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Miklos Rozsa

Miklos Rozsa

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Also Known As: Miklos Rosza Died: July 27, 1995
Born: April 18, 1907 Cause of Death: pneumonia
Birth Place: Budapest, HU Profession: composer

Biography CLOSE THE FULL BIOGRAPHY

Hungarian-born composer Miklos Rosza's exquisite string arrangements, powerful use of percussion and unconventional approach to composition would revolutionize the film score, raising the field to greater dramatic and evocative heights. A born musician, Rozsa began studying the violin at age five and became steeped in the folk music of his native land, an influence that could be detected in much of his later work. While his parents tried to steer him towards a more practical lifestyle, insisting he major in chemistry at the University of Leipzig, it wasn't long before he was enrolled in Leipzig Conservatory, training in musicology, preparing him for a long, successful and influential career in music.

Hungarian-born composer Miklos Rosza's exquisite string arrangements, powerful use of percussion and unconventional approach to composition would revolutionize the film score, raising the field to greater dramatic and evocative heights. A born musician, Rozsa began studying the violin at age five and became steeped in the folk music of his native land, an influence that could be detected in much of his later work. While his parents tried to steer him towards a more practical lifestyle, insisting he major in chemistry at the University of Leipzig, it wasn't long before he was enrolled in Leipzig Conservatory, training in musicology, preparing him for a long, successful and influential career in music.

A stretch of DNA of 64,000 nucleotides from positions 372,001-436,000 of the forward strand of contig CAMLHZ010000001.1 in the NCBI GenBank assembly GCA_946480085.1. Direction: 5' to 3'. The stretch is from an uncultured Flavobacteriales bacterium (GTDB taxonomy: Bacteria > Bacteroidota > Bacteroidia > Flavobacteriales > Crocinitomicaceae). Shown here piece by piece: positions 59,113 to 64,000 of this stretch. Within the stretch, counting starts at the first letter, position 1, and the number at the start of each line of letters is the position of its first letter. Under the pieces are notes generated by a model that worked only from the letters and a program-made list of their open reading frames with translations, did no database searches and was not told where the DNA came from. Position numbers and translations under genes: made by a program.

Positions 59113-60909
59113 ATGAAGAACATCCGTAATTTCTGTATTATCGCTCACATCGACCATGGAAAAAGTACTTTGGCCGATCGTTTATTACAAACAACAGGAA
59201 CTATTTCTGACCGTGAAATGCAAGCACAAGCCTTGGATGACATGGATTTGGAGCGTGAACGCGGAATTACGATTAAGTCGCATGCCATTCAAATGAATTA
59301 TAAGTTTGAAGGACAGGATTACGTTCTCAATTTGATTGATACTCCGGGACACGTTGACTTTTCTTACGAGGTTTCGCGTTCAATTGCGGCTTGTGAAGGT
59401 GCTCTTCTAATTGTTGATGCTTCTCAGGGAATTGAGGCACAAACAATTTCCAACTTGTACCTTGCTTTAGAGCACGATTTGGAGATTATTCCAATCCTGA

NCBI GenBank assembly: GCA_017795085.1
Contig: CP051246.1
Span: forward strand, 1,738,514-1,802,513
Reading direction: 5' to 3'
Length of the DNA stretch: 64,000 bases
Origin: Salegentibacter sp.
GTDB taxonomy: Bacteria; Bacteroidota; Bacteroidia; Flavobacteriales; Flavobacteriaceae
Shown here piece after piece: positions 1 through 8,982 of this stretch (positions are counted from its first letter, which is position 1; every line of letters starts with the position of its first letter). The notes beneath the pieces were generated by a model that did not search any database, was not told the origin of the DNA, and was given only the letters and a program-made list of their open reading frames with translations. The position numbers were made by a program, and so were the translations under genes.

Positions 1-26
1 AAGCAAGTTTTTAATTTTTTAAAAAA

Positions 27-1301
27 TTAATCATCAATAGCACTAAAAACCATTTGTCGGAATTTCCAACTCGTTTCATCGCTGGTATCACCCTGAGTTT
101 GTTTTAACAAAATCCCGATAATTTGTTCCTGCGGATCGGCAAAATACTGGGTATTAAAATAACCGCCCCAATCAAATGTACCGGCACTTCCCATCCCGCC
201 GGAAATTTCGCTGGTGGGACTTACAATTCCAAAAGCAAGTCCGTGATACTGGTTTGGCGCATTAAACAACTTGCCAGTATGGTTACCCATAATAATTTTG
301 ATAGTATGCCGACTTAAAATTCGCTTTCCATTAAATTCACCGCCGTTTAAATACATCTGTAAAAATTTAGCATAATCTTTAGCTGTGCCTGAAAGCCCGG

Filmographyclose complete filmography

CAST: (feature film)

1.
 The Story of Three Loves (1953) Conductor
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Milestones close milestones

1912:
Began studying violin (date approximate)
:
In his 20s, wrote first ballet score
1939:
Scored Zoltan Korda's impressive adventure "The Four Feathers"
1940:
Wrote an ornate dramatic score for "The Thief of Bagdad"
1942:
Scored "The Jungle Book"
1943:
Began association with Billy Wilder with his extraordinary score for the director's "Five Graves to Cairo"
1944:
Wrote memorable noir music for the Wilder classic "Double Indemnity"
1945:
Employed the eerie harmonics of a theramin in his score for "The Lost Weekend"
1945:
Composed the enchanting Oscar-winning score for "Spellbound"
1947:
Won second Academy Award for his work on "A Double Life"
1950:
Composed the spare but powerful music of "The Asphalt Jungle"
1953:
Scored Joseph L Mankiewicz's "Julius Caesar"
1956:
Wrote the moving score for the Vincent Van Gogh biopic "Lust for Life"
1959:
Scored the Biblical epic "Ben-Hur", winning his third Academy Award
1961:
Wrote an appropriately grand score for the epic "El Cid"
1974:
Returned to Hungary for first time since he left
1977:
Served as music director for Alain Resnais' "Providence"
1979:
Scored the time travel tale "Time After Time"
1982:
Wrote the score for the film noir spoof "Dead Men Don't Wear Plaid"
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Education

University of Liepzig: -
Leipzig Conservatory: -

Notes

Rozsa's contract with MGM stipulated that each year he would be allowed three months off each summer without pay during which time he would compose his concert pieces. --From Robert Horton's article "Music Man", in FILM COMMENT, November/December 1995

Companions close complete companion listing

wife:
Margaret Rozsa. Married in August 1943; survived him.

Family close complete family listing

sister:
Edith Jankay. Born c. 1914; survived him.
daughter:
Julia Rozsa-Brown. Survived him.
son:
Nicholas Rozsa. Survived him.

Bibliography close complete biography

"Double Life" Wynwood Press

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